I'm optimistic about this study. First, it was designed in a way to focus on patients that are presently under-served by existing cancer drugs. Second, it is an open-label study and enrollment ended five months earlier than expected - that doesn't prove anything, but I take it as a sign that the doctors involved in the study think there's something to this drug and wanted to get their patients on it. I don't believe that a futility analysis in the first quarter of 2014 will bring the trial to an early close due to better-than-expected efficacy, but then I also don't believe it will end the trial due to futility. Instead, I expected to see top-line data by the end of 2014 that supports approval in breast cancer.
Whether or not the drug works in metastatic breast cancer is a big enough unknown in its own right, but I think the odds are favorable. Assuming a successful outcome, I would expect the company to begin advanced partnering talks, as I don't see the company wanting to build its own sales force.
The real question is whether the drug has a future in other indications like ovarian and colorectal cancer. A small study of late-stage pre-treated glioblastoma multiforme patients showed 55% patients achieving six-week progression-free survival (where conventional therapies would normally result in about 25%). That's encouraging regarding the efficacy of the drug, though the GBM market is not particularly large on its own.
A Deep Pipeline Behind These
A full telling of Nektar's story would run on to quite some length, but a few other pipeline candidates merit mention. Nektar management is still optimistic about NKTR-181 (a PEGylated opioid) for pain, even though a Phase II study failed to achieve its primary endpoint due to a higher placebo response. Instead of running another Phase II study, management is moving forward with a Phase III study in 2014, but modifying the trial design to hopefully fix the problems in the Phase II study (including an interim analysis that will spare them time and money if the results aren't looking good).
Beyond these drugs, Nektar has some interesting wholly-owned drugs for pain and cancer that should go into further clinical development in 2014. Also noteworthy is the company's partnered programs. Bayer is finally moving forward with a Phase III study of inhaled amikacin; a drug that carries substantial potential royalties (30% US, 22% OUS) for Nektar, though peak sales are likely to be in the range of $300 million. Nektar is also tied to Baxter's (NYSE:BAX) long-acting version of Advate (hemophilia), and entitled to 8% to 10% royalties on a drug that I believe could generate more than $1 billion in peak sales.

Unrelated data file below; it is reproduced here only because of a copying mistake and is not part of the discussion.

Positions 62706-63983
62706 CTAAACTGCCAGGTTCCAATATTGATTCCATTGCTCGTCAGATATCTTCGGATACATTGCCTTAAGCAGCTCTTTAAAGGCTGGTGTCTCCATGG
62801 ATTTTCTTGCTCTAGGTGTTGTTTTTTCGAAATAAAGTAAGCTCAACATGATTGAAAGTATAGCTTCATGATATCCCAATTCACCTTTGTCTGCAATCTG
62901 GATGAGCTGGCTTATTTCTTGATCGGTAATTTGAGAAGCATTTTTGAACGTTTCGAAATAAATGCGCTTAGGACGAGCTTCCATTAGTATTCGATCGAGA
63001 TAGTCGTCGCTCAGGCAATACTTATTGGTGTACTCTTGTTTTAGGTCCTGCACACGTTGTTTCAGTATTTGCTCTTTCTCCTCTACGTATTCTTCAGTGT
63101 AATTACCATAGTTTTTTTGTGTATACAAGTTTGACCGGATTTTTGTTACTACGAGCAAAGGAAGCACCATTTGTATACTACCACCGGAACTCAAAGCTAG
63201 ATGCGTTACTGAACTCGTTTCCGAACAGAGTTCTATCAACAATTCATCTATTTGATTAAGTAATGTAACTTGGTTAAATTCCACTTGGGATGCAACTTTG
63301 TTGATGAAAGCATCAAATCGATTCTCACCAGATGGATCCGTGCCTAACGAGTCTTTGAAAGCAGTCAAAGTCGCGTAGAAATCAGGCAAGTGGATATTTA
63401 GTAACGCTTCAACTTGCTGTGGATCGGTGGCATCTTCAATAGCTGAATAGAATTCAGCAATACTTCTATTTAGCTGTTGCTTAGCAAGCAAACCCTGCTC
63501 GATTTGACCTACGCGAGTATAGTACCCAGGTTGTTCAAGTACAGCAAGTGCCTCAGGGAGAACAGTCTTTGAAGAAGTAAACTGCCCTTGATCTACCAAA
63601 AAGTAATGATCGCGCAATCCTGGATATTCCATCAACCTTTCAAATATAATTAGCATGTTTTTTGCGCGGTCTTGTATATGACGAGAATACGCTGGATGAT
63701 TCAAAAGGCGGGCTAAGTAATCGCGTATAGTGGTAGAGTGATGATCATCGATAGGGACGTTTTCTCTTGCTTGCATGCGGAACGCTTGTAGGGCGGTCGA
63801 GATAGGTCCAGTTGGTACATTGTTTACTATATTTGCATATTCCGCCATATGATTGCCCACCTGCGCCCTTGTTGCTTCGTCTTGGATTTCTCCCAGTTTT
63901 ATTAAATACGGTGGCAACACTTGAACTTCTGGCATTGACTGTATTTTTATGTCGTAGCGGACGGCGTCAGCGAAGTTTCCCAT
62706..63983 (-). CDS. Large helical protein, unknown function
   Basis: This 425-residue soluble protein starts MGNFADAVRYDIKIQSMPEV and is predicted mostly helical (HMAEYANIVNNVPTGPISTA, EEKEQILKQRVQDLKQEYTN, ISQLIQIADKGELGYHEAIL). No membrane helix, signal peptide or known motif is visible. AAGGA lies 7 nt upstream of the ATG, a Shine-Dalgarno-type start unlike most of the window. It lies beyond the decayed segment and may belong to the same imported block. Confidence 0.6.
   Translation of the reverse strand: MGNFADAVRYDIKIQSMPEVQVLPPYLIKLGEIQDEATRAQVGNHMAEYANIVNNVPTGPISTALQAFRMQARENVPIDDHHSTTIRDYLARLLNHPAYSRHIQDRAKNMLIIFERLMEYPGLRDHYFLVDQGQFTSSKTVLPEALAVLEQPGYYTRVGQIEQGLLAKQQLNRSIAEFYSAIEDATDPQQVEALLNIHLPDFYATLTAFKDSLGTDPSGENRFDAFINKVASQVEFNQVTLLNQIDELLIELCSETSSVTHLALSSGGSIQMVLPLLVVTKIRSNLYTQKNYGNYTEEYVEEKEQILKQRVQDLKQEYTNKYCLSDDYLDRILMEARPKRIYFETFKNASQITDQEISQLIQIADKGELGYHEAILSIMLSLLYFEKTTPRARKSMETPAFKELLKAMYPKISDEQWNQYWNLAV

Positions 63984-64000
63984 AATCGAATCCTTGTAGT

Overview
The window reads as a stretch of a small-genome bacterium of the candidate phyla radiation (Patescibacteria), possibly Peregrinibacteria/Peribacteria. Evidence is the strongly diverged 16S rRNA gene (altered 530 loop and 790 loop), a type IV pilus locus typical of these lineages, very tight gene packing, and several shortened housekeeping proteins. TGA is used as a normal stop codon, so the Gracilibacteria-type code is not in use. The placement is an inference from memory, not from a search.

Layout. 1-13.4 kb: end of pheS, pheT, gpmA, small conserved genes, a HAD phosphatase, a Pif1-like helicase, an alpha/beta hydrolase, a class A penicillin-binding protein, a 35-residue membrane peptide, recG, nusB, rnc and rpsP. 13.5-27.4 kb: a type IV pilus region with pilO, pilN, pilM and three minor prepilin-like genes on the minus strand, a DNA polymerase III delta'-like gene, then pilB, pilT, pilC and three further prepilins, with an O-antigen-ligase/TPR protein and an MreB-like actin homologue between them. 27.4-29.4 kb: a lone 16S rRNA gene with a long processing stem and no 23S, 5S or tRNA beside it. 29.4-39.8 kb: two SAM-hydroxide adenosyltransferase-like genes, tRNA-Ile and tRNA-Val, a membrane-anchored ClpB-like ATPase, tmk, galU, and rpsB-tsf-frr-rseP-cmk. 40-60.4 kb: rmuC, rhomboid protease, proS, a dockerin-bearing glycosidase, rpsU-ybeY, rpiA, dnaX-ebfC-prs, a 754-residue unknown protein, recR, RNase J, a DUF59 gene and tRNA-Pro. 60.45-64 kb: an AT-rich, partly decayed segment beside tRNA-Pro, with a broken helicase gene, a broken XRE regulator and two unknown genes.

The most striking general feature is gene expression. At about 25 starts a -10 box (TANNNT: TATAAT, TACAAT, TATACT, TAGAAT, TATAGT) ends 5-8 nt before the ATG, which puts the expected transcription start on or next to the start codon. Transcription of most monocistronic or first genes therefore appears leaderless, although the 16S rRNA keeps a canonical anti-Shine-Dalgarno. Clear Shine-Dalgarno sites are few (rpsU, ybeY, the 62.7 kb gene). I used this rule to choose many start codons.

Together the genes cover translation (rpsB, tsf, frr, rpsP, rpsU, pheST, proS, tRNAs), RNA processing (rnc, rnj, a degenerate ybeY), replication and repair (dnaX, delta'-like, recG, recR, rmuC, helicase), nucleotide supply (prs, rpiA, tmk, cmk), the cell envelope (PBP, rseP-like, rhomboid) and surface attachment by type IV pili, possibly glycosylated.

The Bottom Line
I believe that NKTR-118 is worth around $4 per share, about a dollar less than most sell-side analysts as I believe the drug isn't quite differentiated enough and still carries some approval risks. For NKTR-102, I assign $2.50 per share in value for the breast cancer indication and almost $0.60 for the other, largely unspecified, potential follow-on uses. I assign a value of nearly $2 to Nektar's royalty stream from BAX-555, and a little over $1 to NKTR-181 in pain. For the sake of brevity, I'll note that the sum of Nektar's existing royalty streams and the pipeline values for proprietary drugs like NKTR-192 and partnered drugs like amikacin comes to $4 per share.
All told, I calculate a value of nearly $14 per share for Nektar. That's annoyingly similar to the current sell-side average reported by Yahoo! Finance, but so be it. I believe Nektar has an uncommonly deep pipeline of drug candidates, and I believe its PEGylation and polymer conjugation technologies will continue to make it a prime development partner (to say nothing of generating its own stream of clinical candidates). Few biotechs are cheap today, but at about 30% below my estimate of fair value and with several key events in 2014, Nektar is worth a closer look today.
Disclosure: I have no positions in any stocks mentioned, and no plans to initiate any positions within the next 72 hours. I wrote this article myself, and it expresses my own opinions. I am not receiving compensation for it (other than from Seeking Alpha). I have no business relationship with any company whose stock is mentioned in this article.